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A place I pass that was not quite a success story apparently. Closed and shuttered.


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Popular in the southwest of France: hats. Here's a store with some choices. And a mirror.


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In the afternoon I decide to go to St Jean de Luz. Once a whaling town, now still an important fishing port...



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... and it's somewhat of a commercial hub in the French Basque. (By the way, San Sebastian in Spain is only twenty miles from here.)


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It's smaller and more modest than Biarritz, but the architecture is more eye catching, I think. There are sea walls that protect the town from the rough stormy ocean and as a result, the beach here is tamer -- more suitable for families with young children or those who truly enjoy a calm swim in the sea.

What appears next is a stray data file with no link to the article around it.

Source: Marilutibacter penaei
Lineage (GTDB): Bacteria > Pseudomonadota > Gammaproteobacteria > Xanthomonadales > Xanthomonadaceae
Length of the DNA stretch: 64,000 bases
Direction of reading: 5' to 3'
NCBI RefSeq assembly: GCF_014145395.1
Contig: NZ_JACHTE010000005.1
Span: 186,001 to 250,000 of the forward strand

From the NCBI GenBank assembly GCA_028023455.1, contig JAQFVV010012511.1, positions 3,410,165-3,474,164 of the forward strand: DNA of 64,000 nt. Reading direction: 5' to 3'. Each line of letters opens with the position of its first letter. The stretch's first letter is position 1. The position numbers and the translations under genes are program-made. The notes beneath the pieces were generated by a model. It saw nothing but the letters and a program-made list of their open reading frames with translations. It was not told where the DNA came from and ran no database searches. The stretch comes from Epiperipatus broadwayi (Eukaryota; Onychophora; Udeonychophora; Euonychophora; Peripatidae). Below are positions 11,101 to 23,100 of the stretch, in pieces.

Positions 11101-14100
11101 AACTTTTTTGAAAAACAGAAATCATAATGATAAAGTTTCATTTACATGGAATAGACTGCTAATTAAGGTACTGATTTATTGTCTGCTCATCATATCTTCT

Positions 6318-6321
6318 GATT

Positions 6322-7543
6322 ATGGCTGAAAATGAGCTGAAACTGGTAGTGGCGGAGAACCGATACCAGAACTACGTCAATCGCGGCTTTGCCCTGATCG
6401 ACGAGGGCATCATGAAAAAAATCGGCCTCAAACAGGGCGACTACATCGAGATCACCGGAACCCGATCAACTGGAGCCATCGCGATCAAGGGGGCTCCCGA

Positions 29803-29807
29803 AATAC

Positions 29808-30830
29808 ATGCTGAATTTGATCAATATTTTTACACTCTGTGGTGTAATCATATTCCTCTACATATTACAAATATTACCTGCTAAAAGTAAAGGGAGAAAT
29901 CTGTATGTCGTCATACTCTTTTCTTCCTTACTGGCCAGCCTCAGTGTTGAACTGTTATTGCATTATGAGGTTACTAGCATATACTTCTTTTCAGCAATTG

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The Basque houses that really define the town:



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The main pedestrian shopping street, offering a range of stores...



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What I love is looking at the Basque colors in fabrics, in dishes, in espadrille shoes.


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The shoes come in kid sizes too and I hesitate as to whether to pick up a pair for Snowdrop. Will they stay on? In the end, the shop keeper tells me that in her opinion, they're not great for wee ones. I loved her honesty!

Instead, I find this shop with gorgeous hand sewn dresses from Madagascar. Very inexpensive. I spend forever selecting one for Snowdrop.


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And that's not the only little shop that tempts with children's clothes...


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Finally, I pause at a shop with all linen dresses for the older set (meaning me). From Italy. Again, shockingly cheap. I cannot pass by polka dots. Cannot. I break down.